SAO PAULO (CNS) — Maria Lucia Tavares, 43, works as a maid in one of the most affluent neighborhoods in Sao Paulo, Brazil. The mother of three girls is four months pregnant and hoping for a boy this time.
“Although I don’t know how me and my husband will make ends meet with the extra mouth to feed, we never considered abortion,” she said. “It’s a sin and against God’s wishes.”
Tavares said she does not go to church as often as she should, but follows Catholic teachings. The housekeeper is among the 82 percent of Brazilians who are against abortion.
A recent survey conducted by the Brazilian Senate showed that, of the 82 percent, 78 percent would approve of abortion if the woman was raped and 74 percent said it would be acceptable if the pregnancy put the mother at risk.
Brazil has more Catholics than any other Latin American country.
According to the Catechism of the Catholic Church, abortion is “gravely contrary to the moral law” in all cases. Under canon law, any “formal cooperation” in abortion automatically incurs the penalty of excommunication.
The abortion issue has made the front pages of newspapers across Latin America in recent months, with controversial decisions being made in countries such as Uruguay and Argentina.
In October, Uruguay’s Congress passed a bill decriminalizing abortion during the first trimester of pregnancy. Seven days later, Uruguayan President Jose Mujica signed the bill into law, making the country the third in Latin America, behind only Cuba and Guyana, to legalize the procedure.
In Argentina, where according to the country’s Ministry of Health almost 500,000 illegal abortions are performed annually, Supreme Court judges ruled in March that women who were raped were legally allowed to get abortions. The court’s ruling, however, seems to have fallen on deaf ears, with many doctors and hospitals refusing to perform the procedure.
In late October, Argentina’s Supreme Court reiterated its decision, after a woman claiming to have been forced into prostitution and raped requested an abortion but was unable to find a hospital willing to perform the operation.
Although many believe that the decision by Uruguay’s Congress may strengthen pro-abortion voices, these groups are unlikely to gain much ground, said Capuchin Brother Carlos Rockenbach, former executive secretary of the Department of Mission and Spirituality at the Latin American bishops’ council, or CELAM.
“Although pro-choice groups … may make a little more noise now and feel strengthened by the ruling, in general, I don’t see the decision taken by the Uruguayan government as exerting a strong influence on the rest of the continent,” Brother Rockenbach said.
He said Uruguayan society “is very secular; convictions are not as intense.” Most other countries in the region are much more religious, and religion plays an important role in local politics, he said.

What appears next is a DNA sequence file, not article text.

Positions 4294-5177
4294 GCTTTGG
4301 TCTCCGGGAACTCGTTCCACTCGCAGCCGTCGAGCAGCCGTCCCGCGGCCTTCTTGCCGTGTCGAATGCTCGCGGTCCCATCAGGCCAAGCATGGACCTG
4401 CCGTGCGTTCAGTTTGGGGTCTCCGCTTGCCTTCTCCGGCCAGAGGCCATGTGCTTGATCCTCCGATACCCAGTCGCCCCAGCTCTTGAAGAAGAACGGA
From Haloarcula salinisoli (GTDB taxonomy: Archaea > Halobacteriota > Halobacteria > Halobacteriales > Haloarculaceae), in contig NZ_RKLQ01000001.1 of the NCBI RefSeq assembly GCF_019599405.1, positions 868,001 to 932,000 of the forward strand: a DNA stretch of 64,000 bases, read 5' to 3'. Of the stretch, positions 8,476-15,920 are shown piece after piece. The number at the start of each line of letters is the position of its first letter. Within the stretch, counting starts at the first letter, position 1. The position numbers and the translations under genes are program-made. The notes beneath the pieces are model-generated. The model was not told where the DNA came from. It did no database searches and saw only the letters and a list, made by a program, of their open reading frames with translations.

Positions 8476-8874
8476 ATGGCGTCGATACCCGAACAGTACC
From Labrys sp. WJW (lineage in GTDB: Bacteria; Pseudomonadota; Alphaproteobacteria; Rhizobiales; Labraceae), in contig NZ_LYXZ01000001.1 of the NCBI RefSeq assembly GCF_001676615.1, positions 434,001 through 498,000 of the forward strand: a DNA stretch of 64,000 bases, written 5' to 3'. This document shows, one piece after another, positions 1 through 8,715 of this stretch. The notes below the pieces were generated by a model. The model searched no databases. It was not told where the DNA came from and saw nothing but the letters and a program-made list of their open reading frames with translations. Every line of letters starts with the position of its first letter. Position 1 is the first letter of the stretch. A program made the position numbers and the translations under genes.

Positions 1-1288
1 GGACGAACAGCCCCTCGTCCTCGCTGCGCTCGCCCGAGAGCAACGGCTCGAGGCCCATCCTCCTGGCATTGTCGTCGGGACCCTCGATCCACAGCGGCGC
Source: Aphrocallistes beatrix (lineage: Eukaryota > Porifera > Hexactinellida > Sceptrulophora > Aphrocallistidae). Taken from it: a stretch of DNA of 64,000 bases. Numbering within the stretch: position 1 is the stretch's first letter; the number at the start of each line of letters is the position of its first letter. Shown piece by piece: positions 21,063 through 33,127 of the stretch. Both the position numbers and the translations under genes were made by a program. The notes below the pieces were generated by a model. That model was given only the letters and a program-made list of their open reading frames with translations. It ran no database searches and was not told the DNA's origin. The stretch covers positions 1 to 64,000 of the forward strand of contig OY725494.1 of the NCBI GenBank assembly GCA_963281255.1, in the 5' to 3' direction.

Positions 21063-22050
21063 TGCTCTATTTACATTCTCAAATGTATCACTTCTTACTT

In early November, Uruguay’s largest newspaper reported that Mujica said he favored conducting a referendum on the abortion issue so that the people may decide.
“This is a matter of conscience that each must decide within himself,” Mujica was quoted as saying.
Nonetheless, in Brazil some Catholics are worried pro-abortion groups may use Uruguay’s decision to push forward their agenda.
Father Rafael Fornasier, assistant for the Brazilian bishops’ life and family commission, said Uruguay’s law came after the creation of a program to reduce the dangers of illegal abortions. A similar program, says the priest, is being discussed in Brazil by a multidisciplinary group supported by the Ministry of Health.
“We are concerned that a discussion of a similar program in Brazil will be used to push forth other measures which are pro-abortion,” he said, adding that, if that occurred, Brazilians would be apt to resist abortion strongly.
The World Health Organization reports that Latin America has one of the highest abortion rates in the world, 32 per 1,000 women, despite having the greatest number of countries that ban abortion under any circumstance. The WHO estimates that more than 4.4 million abortions took place in Latin America in 2008, 95 percent of which were unsafe.
Programs for the reduction of dangers from illegal abortions have been implemented in countries such as Argentina, Peru, Bolivia and Venezuela with the objective of reducing deaths caused by clandestine procedures. Although in these countries abortion is still illegal, exceptions to the rule have been made, and some abortion opponents say this may be the first step to decriminalizing abortion.
As discussions about this continue in Brazil, activists such as Jaime Ferreira Lopes, national vice president of the National Movement of Citizens for Life — better known as Brazil Without Abortion — are taking to the streets to raise awareness.
“The approval of abortion in our neighboring country only makes us fight harder in defense of human life,” Lopes said.
He said anti-abortion movements in Uruguay promise a long and hard battle in the country’s highest court and even an appeal to the Inter-American Commission for Human Rights. He said Brazilians would fight just as hard if a similar measure is proposed in Brazil.
“Several surveys have shown that the Brazilian people will reject any and all bills which try to decriminalize abortion in our country,” said Lopes.
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